Volunteer Project: Save The Gorton Mill? (!)

The Gorton Mill (the green thing in front of the Tormach) is non-functional and on the chopping block. The thing is, it’s a lovely hunk of vintage American iron - heavy and rigid like a machine tool should be. If it ran, it’d be nicer mill (though completely manual) than the Rong Fu we’re using now.

So what’s wrong with it? For starters, the factory motor is borked. At some point somebody got it running by strapping another on the side, but that motor is also borked. The scope of repair would include either repairing the (oddball? obsolete?) factory motor or fabricate a means to mount a modern 2-3hp motor of appropriate speed in place of the factory one - no more motor backpack.

Is it worth it? Not Sure! The project should start with evaluating the mill. Check out the ways and bearings, bits and bobs, determine if there’s anything else wrong with it. Complete an evaluation, make a plan for repairs. If the thing’s completely knackered maybe it’s best to send it on its way and keep an eye out for something better.

Does this sound like your thing? Now’s your chance! We’ll provide help when we can, but we’re looking for somebody willing to figure it out with little specific direction.

Thoughts? Questions? Let’s hear them!

Edit: Added a tool project page on the wiki Gorton Mill - Asmbly Wiki


I will start scanning the manual. I used it a whole bunch. The ways are much smoother than the Rongfu.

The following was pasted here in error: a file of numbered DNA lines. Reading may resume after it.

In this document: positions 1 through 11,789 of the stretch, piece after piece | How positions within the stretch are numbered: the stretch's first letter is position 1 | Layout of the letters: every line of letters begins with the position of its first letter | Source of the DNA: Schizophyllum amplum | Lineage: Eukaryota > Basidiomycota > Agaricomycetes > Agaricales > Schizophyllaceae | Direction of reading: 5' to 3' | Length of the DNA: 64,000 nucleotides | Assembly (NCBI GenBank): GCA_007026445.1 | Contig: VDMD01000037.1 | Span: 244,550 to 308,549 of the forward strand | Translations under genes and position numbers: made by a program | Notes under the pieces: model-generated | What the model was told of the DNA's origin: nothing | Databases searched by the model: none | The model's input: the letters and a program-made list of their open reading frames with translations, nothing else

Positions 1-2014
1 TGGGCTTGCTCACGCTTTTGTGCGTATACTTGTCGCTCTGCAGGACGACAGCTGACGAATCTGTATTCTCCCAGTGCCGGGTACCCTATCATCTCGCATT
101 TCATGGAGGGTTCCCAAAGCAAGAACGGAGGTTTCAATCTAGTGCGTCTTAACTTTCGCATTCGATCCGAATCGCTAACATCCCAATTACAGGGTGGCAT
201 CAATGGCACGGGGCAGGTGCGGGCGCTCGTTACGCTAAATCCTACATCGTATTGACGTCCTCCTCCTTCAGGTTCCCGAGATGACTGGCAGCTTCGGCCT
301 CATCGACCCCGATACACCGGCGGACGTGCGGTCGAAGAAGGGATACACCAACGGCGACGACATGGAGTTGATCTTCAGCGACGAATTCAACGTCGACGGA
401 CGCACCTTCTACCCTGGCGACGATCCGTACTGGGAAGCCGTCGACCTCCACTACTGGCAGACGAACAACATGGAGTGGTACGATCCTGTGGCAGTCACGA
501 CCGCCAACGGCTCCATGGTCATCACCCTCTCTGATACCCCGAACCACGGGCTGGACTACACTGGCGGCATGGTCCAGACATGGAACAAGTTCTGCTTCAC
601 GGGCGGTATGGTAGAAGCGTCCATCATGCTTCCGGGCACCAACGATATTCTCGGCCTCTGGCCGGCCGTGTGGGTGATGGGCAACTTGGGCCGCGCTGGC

The factory motor is 480v. I hear it is expensive to rewire to another to type such as 220v single. I will see how much Hamilton Electric is wanting to rewire. If it can be rewired. The original Allen Bradly switches can be used.

We have all of the collets, drawbar, and wrench. I think the vise should replaced. After it is functioning we can look at adding a DRO (digital read out).

I think it is a fun and useful project for a person or team to learn on. It would benefit the space.


Whether we’re re-winding it or replacing the motor, I think we should go 3-phase 208-220V. That’d let us add a VFD later.


I probably lack the expertise to make decisions on what needs to be done, but I could probably contribute some time to getting some of the work done once that’s been determined.


@Jon how many HP is needed?

We might be able to install it within the original Gorton iron housing, to maintain the aesthetics.


The original housing sure is pretty :slight_smile: It’d be nice to keep the belt-tightening mechanism intact too.

Joe suggested 2-3hp would be ideal. I don’t really any data either way, but that sounds reasonable to me.

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What RPM is the original motor? This would likely be 1750rpm or 3450rpm. Pulley ratio may be able to adapt for a different motor, but there is a lot of difference there. If it already has a large reduction to the spindle, then we could have a limit where making the motor pulley smaller would result in that pulley slipping, and there might not be room for a larger pulley on the load side.

I have a 3450rpm 3hp 3ph, but given that this is a low-RPM final goal, the OEM design would probably call for ~1750rpm.